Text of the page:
Frequency (SE) of retinopathy 10 years after baseline for all participants and excluding those treated for diabetes mellitus at baseline according to baseline fasting plasma glucose (FPG) concentration (A) and baseline hemoglobin A1c (HbA1c) level (B). To convert FPG to millimoles per liter, multiply by 0.0555; HbA1c to a proportion of total hemoglobin, multiply by 0.01.
Positive predictive values for the prevalence of retinopathy 10 years after baseline for all participants and excluding those treated for diabetes mellitus at baseline by baseline fasting plasma glucose (FPG) concentration (A) and baseline hemoglobin A1c (HbA1c) level (B). Positive predictive values indicate the percentages of participants with retinopathy if the FPG or the HbA1c level is higher than the indicated value. To convert FPG to millimoles per liter, multiply by 0.0555; HbA1c to a proportion of total hemoglobin, multiply by 0.01.
Receiver operating characteristic curves for 10-year retinopathy according to baseline fasting plasma glucose (FPG) concentration and baseline hemoglobin A1c (HbA1c) level.
Frequency (95% confidence interval) of retinopathy 10 years after baseline according to glucose status during the 10-year study. FPG indicates fasting plasma glucose; IFG, impaired fasting glucose.
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Massin P, Lange C, Tichet J, et al. Hemoglobin A1c and Fasting Plasma Glucose Levels as Predictors of Retinopathy at 10 Years: The French DESIR Study. Arch Ophthalmol. 2011;129(2):188–195. doi:10.1001/archophthalmol.2010.353
To evaluate the predictive values of hemoglobin A1c (HbA1c) and fasting plasma glucose (FPG) for retinopathy 10 years after the baseline examination.
Seven hundred men and women from the DESIR (Data From an Epidemiological Study on the Insulin Resistance Syndrome) Study underwent evaluation for retinopathy using a nonmydriatic digital camera. During the preceding 9 years, 235 had diabetes mellitus (treated or FPG level of ≥126 mg/dL at least once), 227 had an impaired FPG level (110-125 mg/dL) at least once, and 238 always had glucose levels within reference limits (<110 mg/dL).
Compared with those without retinopathy, the 44 participants with retinopathy at 10 years had higher baseline mean (SD) levels of FPG (130  vs 106  mg/dL) and HbA1c (6.4% [1.6%] vs 5.7% [0.7%]) (both, P < .001). The frequency of retinopathy at 10 years, standardized according to the distribution of glycemia across the entire DESIR population, was 3.6%. In our population, FPG levels of 108 and 116 mg/dL had positive predictive values of 8.4% and 14.0%, respectively, for retinopathy at 10 years; HbA1c levels of 6.0% and 6.5% had positive predictive values of 6.0% and 14.8%, respectively. After 10 years of follow-up, retinopathy was equally frequent in participants with impaired FPG levels and in those who became diabetic during the study (8.6% and 6.7%, respectively), lower than in those with diabetes at baseline (13.9%).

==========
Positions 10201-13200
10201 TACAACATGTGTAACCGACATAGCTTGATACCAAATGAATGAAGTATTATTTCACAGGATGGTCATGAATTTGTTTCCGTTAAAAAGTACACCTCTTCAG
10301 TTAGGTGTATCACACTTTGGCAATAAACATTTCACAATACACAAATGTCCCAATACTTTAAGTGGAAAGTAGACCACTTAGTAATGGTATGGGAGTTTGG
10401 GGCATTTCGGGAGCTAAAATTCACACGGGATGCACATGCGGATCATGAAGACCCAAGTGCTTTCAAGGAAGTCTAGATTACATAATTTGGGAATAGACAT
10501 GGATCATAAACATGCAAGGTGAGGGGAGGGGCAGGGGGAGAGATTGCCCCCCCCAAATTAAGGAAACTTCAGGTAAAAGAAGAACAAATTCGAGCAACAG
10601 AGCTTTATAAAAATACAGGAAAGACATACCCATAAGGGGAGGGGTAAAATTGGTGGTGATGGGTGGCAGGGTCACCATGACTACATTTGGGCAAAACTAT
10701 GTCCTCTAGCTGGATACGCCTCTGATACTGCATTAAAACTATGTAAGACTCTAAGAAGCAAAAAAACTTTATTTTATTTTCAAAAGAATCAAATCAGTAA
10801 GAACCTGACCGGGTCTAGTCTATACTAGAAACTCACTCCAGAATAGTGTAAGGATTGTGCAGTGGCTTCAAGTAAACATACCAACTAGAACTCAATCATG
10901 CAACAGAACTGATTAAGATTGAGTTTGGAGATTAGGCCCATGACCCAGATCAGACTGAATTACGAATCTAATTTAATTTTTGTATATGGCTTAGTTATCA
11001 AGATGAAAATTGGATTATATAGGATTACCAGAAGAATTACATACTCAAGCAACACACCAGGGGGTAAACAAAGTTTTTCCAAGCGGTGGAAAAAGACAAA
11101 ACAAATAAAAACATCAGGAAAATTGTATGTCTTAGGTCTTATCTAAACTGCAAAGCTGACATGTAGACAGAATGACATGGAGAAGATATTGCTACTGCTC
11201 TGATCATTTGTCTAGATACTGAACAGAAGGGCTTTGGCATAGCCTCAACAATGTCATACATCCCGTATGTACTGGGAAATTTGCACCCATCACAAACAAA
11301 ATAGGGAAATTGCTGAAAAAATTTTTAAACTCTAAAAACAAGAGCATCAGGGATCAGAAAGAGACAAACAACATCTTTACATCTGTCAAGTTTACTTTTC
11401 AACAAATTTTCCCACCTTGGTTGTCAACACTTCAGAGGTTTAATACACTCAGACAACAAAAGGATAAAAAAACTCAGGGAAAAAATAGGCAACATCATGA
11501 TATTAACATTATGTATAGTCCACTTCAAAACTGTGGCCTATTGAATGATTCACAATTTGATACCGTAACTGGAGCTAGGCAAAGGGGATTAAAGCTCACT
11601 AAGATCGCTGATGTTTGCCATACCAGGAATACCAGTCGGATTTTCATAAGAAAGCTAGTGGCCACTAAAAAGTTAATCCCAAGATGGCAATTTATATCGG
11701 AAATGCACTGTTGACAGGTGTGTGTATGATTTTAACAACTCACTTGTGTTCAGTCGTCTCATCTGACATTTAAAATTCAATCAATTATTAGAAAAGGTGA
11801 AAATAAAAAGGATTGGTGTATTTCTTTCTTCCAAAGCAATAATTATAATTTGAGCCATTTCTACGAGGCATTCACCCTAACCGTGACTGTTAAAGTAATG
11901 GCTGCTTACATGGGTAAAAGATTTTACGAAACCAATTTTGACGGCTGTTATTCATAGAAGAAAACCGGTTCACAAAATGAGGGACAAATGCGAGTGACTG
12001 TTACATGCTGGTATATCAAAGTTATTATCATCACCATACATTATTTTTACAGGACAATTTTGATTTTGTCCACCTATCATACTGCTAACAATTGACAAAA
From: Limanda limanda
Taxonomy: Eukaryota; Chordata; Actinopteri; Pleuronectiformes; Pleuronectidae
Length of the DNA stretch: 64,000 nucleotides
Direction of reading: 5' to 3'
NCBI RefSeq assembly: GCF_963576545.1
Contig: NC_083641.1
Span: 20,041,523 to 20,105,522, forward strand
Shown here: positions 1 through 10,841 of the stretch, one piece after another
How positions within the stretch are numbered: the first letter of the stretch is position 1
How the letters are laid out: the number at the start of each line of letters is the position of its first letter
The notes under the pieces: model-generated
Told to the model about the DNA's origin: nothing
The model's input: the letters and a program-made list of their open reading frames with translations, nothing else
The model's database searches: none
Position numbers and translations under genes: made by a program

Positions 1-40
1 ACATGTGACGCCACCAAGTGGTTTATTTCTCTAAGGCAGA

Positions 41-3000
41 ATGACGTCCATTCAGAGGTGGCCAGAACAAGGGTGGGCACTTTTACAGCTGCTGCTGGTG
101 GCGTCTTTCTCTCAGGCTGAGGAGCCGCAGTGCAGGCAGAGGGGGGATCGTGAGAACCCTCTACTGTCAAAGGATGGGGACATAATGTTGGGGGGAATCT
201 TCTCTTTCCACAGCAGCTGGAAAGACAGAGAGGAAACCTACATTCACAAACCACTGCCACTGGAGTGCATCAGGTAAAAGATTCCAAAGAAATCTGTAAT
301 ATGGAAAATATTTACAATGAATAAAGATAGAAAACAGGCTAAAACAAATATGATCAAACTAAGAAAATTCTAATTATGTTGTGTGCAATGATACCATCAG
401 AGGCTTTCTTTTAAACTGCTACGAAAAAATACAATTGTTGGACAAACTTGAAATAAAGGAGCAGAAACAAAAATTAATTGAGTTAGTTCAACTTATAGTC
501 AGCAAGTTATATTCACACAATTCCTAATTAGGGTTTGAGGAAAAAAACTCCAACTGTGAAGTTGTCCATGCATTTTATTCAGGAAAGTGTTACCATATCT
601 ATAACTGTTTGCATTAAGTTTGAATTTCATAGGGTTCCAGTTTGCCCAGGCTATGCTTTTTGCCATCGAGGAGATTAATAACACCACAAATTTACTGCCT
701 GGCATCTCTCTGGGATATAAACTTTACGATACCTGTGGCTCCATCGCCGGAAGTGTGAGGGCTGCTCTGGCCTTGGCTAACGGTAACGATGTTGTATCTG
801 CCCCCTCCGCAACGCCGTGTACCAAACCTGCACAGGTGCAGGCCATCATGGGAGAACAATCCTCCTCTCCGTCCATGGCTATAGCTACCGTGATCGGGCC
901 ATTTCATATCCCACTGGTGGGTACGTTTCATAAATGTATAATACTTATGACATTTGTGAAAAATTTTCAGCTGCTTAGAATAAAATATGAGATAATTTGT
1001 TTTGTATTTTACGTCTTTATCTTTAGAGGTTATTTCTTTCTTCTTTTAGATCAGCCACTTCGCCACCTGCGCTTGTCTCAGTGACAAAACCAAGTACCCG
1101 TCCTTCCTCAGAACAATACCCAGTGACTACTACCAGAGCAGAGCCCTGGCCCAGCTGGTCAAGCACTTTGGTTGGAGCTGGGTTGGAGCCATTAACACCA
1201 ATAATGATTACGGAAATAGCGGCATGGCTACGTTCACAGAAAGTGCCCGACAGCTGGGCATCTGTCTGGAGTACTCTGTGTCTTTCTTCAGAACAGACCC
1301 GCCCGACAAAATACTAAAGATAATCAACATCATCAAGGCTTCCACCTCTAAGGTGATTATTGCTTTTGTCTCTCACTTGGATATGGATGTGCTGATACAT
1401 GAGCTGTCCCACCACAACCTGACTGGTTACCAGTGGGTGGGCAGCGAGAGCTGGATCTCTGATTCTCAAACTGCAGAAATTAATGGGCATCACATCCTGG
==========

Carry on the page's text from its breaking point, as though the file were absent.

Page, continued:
Because the positive predictive values for retinopathy increase sharply from 108 mg/dL for FPG and from 6.0% for HbA1c levels, these thresholds are proposed to identify those at risk of retinopathy 10 years later.
It is well accepted that the hyperglycemia accompanying diabetes mellitus is associated with microvascular complications, in particular retinopathy, and indeed one of the reasons for choosing the thresholds in the current definition of diabetes was that the frequency of retinopathy and nephropathy started to increase in cross-sectional studies above these levels of glucose and hemoglobin A1c (HbA1c).1,2 The determination of thresholds has been performed by eye, and in some studies a change-point model3,4 has been used to identify the glycemic level at which the prevalence of retinopathy changes from a constant to an increasing rate.
However, some controversy concerns the actual value of this glycemic threshold for identifying retinopathy. Wong et al4 reexamined the relationship between fasting plasma glucose (FPG) level and retinopathy in 3 contemporary studies and found that, although the prevalence of retinopathy increased with FPG concentrations, there was no clear diagnostic cutoff. More recently, in Malay adults from Singapore, HbA1c thresholds of 6.6% and 7.0% (to convert to proportions of total hemoglobin, multiply by 0.01) were identified in relation to mild and moderate retinopathy, respectively, using “optimal values” from receiver operating characteristic (ROC) curves.5 It is now well established that the nondiabetic population also has retinopathy,6-14 albeit at a lower frequency than patients with diabetes and in a milder form, indicating that there may be factors other than FPG levels that increase the risk of retinopathy.
Many more cross-sectional than prospective studies of retinopathy have been performed.4 There are few studies of incident retinopathy in general populations, and most of these have focused on FPG or HbA1c levels, but rarely both, as risk factors for retinopathy. Some other risk factors for incident retinopathy have been identified.15-18 The Bedford Survey in the United Kingdom was one of the earliest to study the presence of retinopathy at 7 years in individuals with borderline diabetes at baseline, namely, a 2-hour glucose level of 120 to 200 mg/dL (to convert to millimoles per liter, multiply by 0.0555) after a 50-g oral glucose tolerance test.6 One of the most complete studies was conducted among the Pima Indians19 and included almost 1000 individuals who were followed up for 5 years. Dividing the FPG, 2-hour glucose, and HbA1c levels into deciles, they showed a sharp increase in incident retinopathy in the 2 highest decile groups.
The aim of this report was to study the frequency of retinopathy in individuals 10 years after baseline according to baseline levels of FPG and HbA1c and to evaluate positive predictive values for retinopathy at various levels of these 2 glycemic variables. The secondary objective was to evaluate potential risk factors associated with retinopathy at baseline and during the 9 years preceding the evaluation of retinopathy.